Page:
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by CareyBot

Q: We have late-1980s oak cabinets in our kitchen that are stained dark walnut. They look dated but are in good shape. When we moved in four years ago, there were outdated appliances and ugly tile. At that time, we thought we could live with the cabinets (and the equally dated-looking hardwood floor), so we replaced the tile with granite and updated all of the appliances.

But now we’re looking at the cabinets and wondering if we were a bit shortsighted. We don’t want to paint all of the cabinets because we like a wood-grain look. We’ve thought of these three options:

1. Replace the existing cabinets without replacing granite. I suspect this would be very expensive given the amount of cabinetry we have. (We have 26-30 doors/drawers; about 22 linear feet and a large center island.)

2. Reface. About a year ago, we received an estimate for refacing: $26,000 to $30,000, which seemed really expensive.

3. Refinish the cabinets, replacing the doors and drawers with updated unfinished wood, sanding the existing cabinets, then staining the cabinets and the new doors/drawers with a new color.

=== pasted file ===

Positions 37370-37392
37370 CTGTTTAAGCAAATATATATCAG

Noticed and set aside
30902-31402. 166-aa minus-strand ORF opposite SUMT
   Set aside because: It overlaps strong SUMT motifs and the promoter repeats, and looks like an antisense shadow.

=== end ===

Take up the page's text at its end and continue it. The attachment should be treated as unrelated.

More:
As you can imagine, cost is a consideration, but I don’t have a good handle on what each option would cost — both in terms of dollars and headaches.

A. You’ve identified all the viable options we would consider. Let’s take each one in turn.

New custom cabinets would be very expensive, and the granite countertops would be removed and replaced. You risk the possibility of breakage during that process, potentially increasing the cost. On the plus side: You’ll get exactly what you want. But if cost is an object, this is priciest.

Refacing is a middle ground between refinishing and replacing. Refacing can probably be done without removing the granite. We presume the $26,000 to $30,000 price tag includes new doors and drawer fronts. But even at that, we agree, the price seems dear.

To give you an example, Bill just finished a complete kitchen remodel. While his kitchen is small, he thinks he got some pretty good bang for the buck.

He used the old cabinet carcasses, added a new cabinet for the oven, replaced the doors and drawer fronts, installed $8,000 worth of soapstone counters, and a new high-end cooktop, oven, dishwasher and vent hood. Completely painted and out the door, the project cost about $25,000.

Refinishing is not only realistic but also downright cheap compared with the first two options — especially if you undertake the heavy lifting yourself by at least stripping the carcasses. There are two suboptions: You can replace the drawer fronts and cabinet doors, or you can refinish them. …CONTINUED